#28Neff et al. (47)464424/40IrelandFull text2006–2010RetrospectiveConsecutiveBefore pregnancy: 100%
#29Nosari et al. (48)3216/16ItalyFull text1988–1990RCTRandomMainly during pregnancy
#30Quirós et al. (49)3616/20SpainFull text2011–2012RetrospectiveConsecutiveND
#31Rodriguez Rodriguez et al. (50)2910/19SpainAbstract2008ProspectiveNDND
#32Roeder et al. (51)35ND/NDUSAAbstract2007–2010RetrospectiveNDND
#33Salmeen et al. (52)4835/13USAAbstractSince 2006RetrospectiveNDND
#34Samoylova et al. (53)4018/22RussiaAbstractNDUnclearNDND
#35Sampanis et al. (54)2615/11GreeceAbstractNDUnclearNDND
#36Saraiva et al. (55)8419/65PortugalAbstractSince 2005RetrospectiveNDND
#37Sargent et al. (56)9551/44USAFull text2007–2014RetrospectivePatient decisionND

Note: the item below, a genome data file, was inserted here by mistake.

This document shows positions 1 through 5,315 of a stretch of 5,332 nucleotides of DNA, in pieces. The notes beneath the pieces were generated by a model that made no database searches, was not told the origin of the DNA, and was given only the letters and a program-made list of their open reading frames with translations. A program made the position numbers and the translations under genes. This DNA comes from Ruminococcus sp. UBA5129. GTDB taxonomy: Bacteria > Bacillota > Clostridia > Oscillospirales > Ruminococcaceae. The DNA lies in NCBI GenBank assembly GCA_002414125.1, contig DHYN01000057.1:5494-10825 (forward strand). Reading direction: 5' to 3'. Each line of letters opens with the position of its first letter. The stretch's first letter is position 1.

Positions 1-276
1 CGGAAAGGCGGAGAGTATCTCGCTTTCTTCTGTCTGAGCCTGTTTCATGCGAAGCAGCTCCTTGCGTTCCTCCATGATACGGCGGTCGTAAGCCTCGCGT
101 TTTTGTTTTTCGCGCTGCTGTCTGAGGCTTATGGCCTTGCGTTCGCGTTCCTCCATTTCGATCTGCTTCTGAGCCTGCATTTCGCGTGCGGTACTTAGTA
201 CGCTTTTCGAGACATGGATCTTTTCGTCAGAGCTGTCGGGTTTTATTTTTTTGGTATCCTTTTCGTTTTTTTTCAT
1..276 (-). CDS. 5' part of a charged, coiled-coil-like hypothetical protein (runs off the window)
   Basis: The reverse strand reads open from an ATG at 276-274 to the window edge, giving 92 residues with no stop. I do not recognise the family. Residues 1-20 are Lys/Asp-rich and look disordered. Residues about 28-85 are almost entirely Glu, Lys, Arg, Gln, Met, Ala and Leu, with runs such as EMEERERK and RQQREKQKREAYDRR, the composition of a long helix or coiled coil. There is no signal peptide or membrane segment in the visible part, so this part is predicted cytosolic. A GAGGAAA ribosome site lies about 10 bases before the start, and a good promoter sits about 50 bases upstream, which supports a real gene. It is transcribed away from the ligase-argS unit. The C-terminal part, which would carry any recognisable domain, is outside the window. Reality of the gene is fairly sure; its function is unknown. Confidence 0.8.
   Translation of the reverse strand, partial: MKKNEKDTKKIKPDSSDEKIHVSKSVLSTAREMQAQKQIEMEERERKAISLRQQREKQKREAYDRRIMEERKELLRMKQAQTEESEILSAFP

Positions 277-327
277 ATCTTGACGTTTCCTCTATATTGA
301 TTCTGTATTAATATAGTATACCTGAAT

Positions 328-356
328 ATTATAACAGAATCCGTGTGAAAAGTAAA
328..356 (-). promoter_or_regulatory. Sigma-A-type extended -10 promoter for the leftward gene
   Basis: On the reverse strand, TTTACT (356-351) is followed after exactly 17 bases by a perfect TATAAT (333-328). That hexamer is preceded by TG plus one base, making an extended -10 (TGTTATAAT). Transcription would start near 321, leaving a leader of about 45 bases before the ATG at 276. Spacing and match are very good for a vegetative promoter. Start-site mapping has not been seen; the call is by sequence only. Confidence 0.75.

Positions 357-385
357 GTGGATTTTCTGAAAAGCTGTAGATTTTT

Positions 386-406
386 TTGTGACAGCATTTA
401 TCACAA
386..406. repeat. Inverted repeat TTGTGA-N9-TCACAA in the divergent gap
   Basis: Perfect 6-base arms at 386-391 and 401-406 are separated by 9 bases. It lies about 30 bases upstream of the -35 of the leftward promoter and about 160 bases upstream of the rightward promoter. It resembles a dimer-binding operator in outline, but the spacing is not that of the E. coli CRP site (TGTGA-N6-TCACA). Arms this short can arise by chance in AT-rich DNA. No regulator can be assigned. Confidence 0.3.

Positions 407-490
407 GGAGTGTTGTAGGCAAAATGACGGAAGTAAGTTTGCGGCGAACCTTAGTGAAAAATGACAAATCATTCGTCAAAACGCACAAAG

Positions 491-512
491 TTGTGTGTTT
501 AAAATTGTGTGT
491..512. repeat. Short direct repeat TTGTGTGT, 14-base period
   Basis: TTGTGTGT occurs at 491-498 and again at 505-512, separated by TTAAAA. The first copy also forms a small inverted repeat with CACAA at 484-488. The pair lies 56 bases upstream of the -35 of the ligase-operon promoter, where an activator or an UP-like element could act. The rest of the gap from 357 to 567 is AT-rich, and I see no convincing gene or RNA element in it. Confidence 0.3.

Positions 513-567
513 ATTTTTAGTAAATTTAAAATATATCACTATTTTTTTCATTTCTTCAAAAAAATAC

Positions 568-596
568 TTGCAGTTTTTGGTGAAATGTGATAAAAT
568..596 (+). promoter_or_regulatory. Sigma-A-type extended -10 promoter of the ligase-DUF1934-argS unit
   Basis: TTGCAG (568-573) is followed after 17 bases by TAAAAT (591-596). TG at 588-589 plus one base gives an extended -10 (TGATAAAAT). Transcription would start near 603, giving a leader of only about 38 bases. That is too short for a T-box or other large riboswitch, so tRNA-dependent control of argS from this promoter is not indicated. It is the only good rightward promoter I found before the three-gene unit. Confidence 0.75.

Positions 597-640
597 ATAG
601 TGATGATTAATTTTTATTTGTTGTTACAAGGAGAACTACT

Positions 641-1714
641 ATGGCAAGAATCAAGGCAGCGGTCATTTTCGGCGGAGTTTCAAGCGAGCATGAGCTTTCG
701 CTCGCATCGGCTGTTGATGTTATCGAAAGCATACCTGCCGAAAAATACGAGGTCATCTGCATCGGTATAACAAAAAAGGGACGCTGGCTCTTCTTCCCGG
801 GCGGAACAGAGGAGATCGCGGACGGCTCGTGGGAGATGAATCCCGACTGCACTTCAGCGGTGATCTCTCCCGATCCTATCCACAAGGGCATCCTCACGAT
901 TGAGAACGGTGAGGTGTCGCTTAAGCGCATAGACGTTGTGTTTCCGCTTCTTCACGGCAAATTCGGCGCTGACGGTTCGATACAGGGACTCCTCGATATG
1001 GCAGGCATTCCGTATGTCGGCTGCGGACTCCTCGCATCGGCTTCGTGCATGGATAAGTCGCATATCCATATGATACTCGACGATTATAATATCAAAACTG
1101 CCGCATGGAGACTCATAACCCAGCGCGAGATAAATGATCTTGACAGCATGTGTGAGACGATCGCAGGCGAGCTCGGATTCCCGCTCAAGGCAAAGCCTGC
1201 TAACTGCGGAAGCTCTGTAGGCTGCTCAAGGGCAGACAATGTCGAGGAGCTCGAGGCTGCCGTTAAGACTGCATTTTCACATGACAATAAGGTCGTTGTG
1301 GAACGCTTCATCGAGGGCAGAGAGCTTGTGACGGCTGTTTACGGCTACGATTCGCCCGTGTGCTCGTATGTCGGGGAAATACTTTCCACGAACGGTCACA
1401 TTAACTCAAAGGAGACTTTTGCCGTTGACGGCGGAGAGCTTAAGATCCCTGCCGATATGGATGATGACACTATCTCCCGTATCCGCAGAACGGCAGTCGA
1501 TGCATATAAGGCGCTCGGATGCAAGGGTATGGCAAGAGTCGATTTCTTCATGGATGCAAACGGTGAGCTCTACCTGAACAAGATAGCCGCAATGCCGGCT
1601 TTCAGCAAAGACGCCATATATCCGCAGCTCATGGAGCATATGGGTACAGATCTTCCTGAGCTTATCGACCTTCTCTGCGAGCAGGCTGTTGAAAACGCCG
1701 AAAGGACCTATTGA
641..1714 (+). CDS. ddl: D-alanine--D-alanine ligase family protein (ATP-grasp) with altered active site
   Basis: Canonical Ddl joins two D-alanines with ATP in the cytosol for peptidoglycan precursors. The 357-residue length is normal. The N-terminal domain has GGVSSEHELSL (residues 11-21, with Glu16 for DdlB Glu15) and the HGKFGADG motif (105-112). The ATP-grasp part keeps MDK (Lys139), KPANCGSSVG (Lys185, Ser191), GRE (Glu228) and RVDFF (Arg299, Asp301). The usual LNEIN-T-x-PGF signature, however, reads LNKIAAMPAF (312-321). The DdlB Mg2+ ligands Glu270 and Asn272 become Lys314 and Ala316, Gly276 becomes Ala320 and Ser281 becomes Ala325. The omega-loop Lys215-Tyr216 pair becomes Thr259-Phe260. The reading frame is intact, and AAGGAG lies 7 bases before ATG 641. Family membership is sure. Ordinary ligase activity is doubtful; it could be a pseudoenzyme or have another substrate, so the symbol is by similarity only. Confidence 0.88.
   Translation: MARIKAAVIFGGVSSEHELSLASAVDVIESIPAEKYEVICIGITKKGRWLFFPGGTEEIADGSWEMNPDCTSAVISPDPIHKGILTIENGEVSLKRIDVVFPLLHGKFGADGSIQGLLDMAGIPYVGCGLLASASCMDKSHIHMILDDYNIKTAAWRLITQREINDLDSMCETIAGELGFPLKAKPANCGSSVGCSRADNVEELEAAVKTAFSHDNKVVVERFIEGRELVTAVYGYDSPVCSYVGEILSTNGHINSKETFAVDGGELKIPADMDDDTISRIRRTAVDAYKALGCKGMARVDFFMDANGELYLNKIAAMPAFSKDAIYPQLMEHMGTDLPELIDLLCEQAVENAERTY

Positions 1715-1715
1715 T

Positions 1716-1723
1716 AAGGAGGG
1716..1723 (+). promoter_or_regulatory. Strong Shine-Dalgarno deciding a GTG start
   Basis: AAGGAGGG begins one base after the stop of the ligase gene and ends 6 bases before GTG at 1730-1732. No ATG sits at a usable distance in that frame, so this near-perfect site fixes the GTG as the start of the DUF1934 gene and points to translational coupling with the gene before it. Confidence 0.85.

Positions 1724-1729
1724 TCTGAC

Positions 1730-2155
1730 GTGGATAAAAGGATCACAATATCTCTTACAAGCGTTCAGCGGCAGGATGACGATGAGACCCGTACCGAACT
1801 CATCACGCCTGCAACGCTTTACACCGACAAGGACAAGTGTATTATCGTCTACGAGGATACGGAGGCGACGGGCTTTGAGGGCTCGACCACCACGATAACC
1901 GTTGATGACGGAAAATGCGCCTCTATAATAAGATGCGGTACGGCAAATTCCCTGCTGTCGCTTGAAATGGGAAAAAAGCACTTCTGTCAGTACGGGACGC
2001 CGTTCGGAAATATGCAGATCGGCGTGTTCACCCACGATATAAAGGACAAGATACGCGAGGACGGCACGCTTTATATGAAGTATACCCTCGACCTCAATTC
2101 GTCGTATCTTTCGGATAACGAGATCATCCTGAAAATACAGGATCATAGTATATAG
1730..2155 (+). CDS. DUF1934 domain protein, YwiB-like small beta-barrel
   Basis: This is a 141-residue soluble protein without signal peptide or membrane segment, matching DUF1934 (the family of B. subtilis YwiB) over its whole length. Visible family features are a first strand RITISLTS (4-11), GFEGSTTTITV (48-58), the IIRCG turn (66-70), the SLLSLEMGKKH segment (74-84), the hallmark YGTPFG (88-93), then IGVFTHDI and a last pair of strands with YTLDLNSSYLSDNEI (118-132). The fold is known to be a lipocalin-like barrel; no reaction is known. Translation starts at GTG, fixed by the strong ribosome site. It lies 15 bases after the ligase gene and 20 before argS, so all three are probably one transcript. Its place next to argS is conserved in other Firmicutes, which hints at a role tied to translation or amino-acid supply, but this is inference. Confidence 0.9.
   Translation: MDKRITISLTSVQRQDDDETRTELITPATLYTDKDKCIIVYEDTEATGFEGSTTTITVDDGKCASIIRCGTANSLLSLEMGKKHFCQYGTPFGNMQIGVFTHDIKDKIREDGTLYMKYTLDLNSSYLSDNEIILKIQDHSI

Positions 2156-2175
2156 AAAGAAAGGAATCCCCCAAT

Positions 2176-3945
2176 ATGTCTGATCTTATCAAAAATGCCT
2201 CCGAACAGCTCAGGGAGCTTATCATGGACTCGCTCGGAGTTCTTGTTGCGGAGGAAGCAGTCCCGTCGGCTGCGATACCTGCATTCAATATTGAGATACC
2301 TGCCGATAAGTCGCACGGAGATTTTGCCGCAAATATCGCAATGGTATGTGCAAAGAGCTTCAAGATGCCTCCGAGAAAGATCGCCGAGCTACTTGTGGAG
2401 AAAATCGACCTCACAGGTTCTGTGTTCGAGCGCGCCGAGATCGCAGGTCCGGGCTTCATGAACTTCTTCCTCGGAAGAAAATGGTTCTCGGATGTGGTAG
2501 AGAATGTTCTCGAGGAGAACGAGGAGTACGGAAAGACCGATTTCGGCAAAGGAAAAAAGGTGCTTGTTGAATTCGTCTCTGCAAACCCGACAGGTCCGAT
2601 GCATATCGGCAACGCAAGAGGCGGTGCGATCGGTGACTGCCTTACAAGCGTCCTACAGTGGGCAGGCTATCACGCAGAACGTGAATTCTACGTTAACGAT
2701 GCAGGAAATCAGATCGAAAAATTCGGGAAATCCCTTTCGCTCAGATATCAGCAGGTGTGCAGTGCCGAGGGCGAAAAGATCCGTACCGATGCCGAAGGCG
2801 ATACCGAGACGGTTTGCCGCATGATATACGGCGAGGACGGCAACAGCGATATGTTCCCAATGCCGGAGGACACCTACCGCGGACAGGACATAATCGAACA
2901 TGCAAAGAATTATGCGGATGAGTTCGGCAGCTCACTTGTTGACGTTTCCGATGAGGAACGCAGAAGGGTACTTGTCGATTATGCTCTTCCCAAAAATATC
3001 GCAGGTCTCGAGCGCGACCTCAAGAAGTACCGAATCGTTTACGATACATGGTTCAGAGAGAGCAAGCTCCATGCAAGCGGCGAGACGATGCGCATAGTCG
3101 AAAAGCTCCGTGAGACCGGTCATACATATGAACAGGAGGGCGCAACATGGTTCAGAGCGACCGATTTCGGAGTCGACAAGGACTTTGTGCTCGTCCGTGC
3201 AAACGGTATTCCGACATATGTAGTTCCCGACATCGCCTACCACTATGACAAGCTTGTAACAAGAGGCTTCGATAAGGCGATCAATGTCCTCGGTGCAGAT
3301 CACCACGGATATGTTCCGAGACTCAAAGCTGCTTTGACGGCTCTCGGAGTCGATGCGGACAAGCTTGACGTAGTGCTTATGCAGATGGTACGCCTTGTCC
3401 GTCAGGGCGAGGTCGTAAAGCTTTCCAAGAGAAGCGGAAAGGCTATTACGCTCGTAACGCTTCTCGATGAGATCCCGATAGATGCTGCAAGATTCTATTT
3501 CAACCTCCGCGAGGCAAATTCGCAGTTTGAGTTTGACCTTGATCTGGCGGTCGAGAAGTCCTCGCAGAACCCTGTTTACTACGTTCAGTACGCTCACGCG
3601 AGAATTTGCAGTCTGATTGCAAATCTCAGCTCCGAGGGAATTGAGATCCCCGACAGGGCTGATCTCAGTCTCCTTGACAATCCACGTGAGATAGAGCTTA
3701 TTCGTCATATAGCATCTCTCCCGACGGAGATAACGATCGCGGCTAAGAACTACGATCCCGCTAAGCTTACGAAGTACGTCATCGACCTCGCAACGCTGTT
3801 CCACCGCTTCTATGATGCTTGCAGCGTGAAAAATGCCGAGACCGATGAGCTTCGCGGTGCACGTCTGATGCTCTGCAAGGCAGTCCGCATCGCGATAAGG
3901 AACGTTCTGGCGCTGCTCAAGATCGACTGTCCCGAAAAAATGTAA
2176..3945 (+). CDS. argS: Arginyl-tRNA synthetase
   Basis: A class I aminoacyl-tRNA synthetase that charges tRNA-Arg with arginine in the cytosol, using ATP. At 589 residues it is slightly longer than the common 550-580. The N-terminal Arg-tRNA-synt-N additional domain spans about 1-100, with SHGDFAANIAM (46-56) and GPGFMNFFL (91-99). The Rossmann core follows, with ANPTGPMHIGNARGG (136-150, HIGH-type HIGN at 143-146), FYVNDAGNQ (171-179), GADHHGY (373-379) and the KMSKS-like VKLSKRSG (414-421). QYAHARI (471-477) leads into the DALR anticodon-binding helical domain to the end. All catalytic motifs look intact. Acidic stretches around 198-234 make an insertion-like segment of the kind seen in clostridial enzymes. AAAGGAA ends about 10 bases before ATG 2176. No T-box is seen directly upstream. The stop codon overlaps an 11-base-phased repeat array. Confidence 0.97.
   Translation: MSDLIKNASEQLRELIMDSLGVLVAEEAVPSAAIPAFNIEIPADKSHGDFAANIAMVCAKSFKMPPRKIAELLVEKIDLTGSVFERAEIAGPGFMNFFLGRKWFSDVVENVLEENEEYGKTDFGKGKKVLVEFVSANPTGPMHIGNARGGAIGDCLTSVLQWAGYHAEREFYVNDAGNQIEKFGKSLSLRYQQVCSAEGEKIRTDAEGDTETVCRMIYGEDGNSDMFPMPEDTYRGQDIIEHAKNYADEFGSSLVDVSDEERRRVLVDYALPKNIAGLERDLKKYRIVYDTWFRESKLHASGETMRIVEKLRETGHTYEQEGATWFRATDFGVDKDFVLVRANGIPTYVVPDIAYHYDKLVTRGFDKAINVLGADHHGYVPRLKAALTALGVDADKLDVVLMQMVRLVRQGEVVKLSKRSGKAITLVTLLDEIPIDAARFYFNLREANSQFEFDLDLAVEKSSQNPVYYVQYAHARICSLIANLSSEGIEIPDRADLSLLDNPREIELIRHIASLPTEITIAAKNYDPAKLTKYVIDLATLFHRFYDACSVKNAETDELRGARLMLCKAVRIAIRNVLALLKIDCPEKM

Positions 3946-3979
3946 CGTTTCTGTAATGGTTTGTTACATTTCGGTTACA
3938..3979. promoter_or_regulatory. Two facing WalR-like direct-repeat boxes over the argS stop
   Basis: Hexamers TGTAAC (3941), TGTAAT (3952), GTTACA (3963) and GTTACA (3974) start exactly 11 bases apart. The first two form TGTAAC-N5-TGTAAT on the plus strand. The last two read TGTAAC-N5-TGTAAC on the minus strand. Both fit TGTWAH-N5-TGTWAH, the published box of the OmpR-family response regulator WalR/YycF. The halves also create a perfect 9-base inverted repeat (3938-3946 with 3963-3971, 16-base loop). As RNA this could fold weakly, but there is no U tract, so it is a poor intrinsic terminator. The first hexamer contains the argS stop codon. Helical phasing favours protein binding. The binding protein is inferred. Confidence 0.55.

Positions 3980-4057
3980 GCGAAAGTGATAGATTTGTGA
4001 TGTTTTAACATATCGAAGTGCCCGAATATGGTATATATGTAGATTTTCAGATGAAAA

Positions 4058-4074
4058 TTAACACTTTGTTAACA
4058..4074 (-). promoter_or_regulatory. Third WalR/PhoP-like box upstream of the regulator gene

#38Shanmugasundaram et al. (57)9052/38UKAbstract2002–2009RetrospectiveNDBefore pregnancy: 38%During pregnancy: 62%
#39Silvestre et al. (58)4822/26PortugalAbstract2012–2016RetrospectiveMatchedND
#40Skalli et al. (59)10814/94CanadaAbstract2000–2009RetrospectiveConsecutiveND
#41Smith et al. (60)108NDUKAbstract2005–2012RetrospectiveNDND
#42Sperling et al. (61)15649/107USAFull text2006–2014RetrospectiveConsecutiveND
#43Talaviya et al. (62)3414/20IndiaFull text2010–2012RetrospectiveUnclearBefore pregnancy: 100%
#44Tiselko et al. (63)18491/93RussiaAbstractNDUnclearNDND
#45Volpe et al. (64)4220/22ItalyFull text2005–2008RetrospectiveGlycaemic controlBefore pregnancy: 100%
#46Wender-Ozegowska et al. (65)12864/64PolandFull text2004–2009RetrospectiveMatchedT1: 100%
#47Wudi et al. (66)3219/13HungaryAbstractNDRetrospectiveNDND